Preparations are well underway for the 18th Busan International Film Festival (BIFF), which is due to take place from the 3rd to the 12th of October.
BIFF 2013 will feature a staggering 300 films from 70 countries, with 136 of those world and/or international premieres.
Amongst returning categories including ‘Gala Presentation‘, ‘New Currents‘, ‘Korean Cinema Today‘, and so forth, are a number of special programs for cineastes.
‘Fly High, Run Far: The Making of Korean Master Im Kwon-taek‘ is an incredible retrospective for the filmmaking giant. Director Im has helmed an unbelievable 101 films during his career, and to celebrate his contribution to the film industry BIFF 2013 will screen a whopping 71 of his films as well as conduct a hand-printing ceremony in his honour. To accommodate so many films, and in an unprecedented move, the retrospective will begin 10 days early as well as feature a host of guest speakers ranging from film professionals to academics at the screenings.
Meanwhile ‘Park Chul-soo Special Commemoration: Eternal Movie Youth‘ is a celebration of the films of director Park who tragically died earlier this year. Five of the director’s films are due to be screened, including the world premiere of Green Chair 2013 – Love Conceptually (녹색의자2013-러브 컨셉츄얼리), the posthumous release of his last production.
Additionally, ‘Rogues, Rebels and Romantics: A Season of Irish Cinema‘ is a recognition of the filmic output from the Emerald Isle, which also sees director Jim Sheridan get the hand-printing treatment alongside the screening of two of his most famous films. A little closer to home, ‘The Unknown New Wave of Central Asian Cinema‘ champions eight forgotten masterpieces from Kazakhstan, Uzbekistan, Tajikistan, and Kyrgyzstan.
Please see below for the serene BIFF 2013 trailer.
BIFF 2013 will also open the festival with Bhutanese drama Vara: A Blessing by director/Buddhist monk Khyentse Norbu – the first film hailing from outside of Korea or China to do so in the festival’s history. BIFF 2013 will close with Korean film The Dinner (만찬) by director Kim Dong-hyun (김동현), his third film and his latest since 2005’s A Shark (상어).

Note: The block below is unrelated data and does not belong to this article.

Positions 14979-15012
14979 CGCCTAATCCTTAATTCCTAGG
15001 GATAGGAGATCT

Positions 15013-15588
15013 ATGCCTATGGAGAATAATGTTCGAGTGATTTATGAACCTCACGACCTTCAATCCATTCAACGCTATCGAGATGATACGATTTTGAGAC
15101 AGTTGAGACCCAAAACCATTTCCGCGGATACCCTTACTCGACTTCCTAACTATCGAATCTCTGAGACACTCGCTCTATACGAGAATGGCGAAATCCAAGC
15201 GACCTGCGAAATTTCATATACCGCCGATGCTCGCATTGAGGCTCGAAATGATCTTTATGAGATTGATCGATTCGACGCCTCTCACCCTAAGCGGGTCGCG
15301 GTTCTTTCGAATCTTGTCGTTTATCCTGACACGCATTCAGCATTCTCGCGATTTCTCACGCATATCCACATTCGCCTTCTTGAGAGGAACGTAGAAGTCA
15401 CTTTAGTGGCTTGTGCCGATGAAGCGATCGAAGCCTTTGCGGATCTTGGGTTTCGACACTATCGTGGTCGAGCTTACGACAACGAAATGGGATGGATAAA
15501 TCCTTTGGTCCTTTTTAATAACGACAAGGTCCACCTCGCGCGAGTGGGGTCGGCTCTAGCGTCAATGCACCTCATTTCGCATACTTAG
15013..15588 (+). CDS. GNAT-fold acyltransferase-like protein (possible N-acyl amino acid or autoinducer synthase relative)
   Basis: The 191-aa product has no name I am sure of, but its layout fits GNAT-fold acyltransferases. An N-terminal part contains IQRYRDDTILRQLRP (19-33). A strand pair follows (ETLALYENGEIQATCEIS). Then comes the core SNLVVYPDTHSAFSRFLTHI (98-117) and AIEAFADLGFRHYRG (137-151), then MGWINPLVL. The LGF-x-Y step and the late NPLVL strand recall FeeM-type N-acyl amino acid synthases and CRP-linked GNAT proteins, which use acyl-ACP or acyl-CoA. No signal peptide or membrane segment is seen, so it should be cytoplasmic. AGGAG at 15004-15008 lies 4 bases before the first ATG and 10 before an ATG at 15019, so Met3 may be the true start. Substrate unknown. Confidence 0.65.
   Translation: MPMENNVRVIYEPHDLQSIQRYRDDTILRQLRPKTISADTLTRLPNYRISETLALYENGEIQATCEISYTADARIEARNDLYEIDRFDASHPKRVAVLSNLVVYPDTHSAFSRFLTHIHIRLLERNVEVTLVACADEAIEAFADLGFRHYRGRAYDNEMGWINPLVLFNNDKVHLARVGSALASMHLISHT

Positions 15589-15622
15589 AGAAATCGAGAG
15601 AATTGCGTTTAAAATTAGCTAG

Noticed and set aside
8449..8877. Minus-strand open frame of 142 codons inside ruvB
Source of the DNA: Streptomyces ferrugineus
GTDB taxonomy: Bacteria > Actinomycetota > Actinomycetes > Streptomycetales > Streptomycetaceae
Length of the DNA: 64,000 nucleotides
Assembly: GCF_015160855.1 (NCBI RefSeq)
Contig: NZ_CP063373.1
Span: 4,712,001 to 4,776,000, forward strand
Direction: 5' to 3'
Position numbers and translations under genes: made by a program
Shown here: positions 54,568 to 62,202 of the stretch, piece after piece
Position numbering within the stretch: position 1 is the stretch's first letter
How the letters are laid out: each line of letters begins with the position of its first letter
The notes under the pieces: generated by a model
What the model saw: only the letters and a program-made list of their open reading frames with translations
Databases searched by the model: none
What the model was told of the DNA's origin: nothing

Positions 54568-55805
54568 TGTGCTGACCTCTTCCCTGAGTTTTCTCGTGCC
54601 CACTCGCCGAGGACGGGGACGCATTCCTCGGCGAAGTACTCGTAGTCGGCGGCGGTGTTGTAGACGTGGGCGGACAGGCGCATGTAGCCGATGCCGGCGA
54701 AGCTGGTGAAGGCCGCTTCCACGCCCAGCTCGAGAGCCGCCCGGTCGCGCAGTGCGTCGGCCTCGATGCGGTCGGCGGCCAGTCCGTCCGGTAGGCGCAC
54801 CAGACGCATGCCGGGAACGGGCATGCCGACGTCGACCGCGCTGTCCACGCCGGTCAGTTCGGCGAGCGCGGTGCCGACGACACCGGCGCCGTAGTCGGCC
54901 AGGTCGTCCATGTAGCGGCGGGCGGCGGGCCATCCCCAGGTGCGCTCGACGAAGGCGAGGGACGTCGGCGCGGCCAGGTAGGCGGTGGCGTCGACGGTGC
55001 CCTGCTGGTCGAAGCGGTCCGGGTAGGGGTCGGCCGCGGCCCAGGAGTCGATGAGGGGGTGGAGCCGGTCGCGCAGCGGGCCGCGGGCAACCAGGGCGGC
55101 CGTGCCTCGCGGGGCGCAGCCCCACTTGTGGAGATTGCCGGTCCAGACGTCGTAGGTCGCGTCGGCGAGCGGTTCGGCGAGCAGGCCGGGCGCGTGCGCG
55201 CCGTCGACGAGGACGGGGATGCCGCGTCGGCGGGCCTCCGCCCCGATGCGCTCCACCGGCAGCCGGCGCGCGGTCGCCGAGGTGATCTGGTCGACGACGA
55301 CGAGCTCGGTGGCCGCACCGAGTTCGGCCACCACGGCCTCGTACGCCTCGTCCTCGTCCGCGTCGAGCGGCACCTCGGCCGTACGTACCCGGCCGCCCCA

Vara: A Blessing (Bhutan)
Vara: A Blessing is director/Buddhist monk Khyentse Norbu’s third film, adapted from the Indian short story ‘Rakta Aar Kanna’ (Blood and Tears) by Sunil Gangopadhyay. The film interprets the Indian dance Bharatanatyam through a forbidden love between a young couple. Featuring Buddhist themes of truth-seeking and the path to enlightenment, Vara depicts the story of Lila, a young woman learning the traditional dance from her mother, who falls in love with poor sculptor Shyam. While Shyam worships Lila as a goddess and she in turn imagines him as Lord Krishna, their relationship becomes extremely problematic when Subha, the village leader, objects to their union.
The Dinner (만찬) (Korea)
Director Kim Dong-hyun explores the modern Korean family in his latest film. Each member of the family struggles with various burdens involving work and family, yet financial concerns are the chief cause of stress for them all. Despite such hardships, the elderly father wishes to treat his wife with a meal of hamburgers for her birthday, something she has never tried before. Yet as the day wears on it becomes increasingly apparent that none of their three children have either remembered nor planned anything for their mother’s special day, as they are so caught up in their own circumstances. When even greater tragedy threatens them, they must learn to cope with their burdens as a family.
For more information from the official BIFF 2013 website, please click here.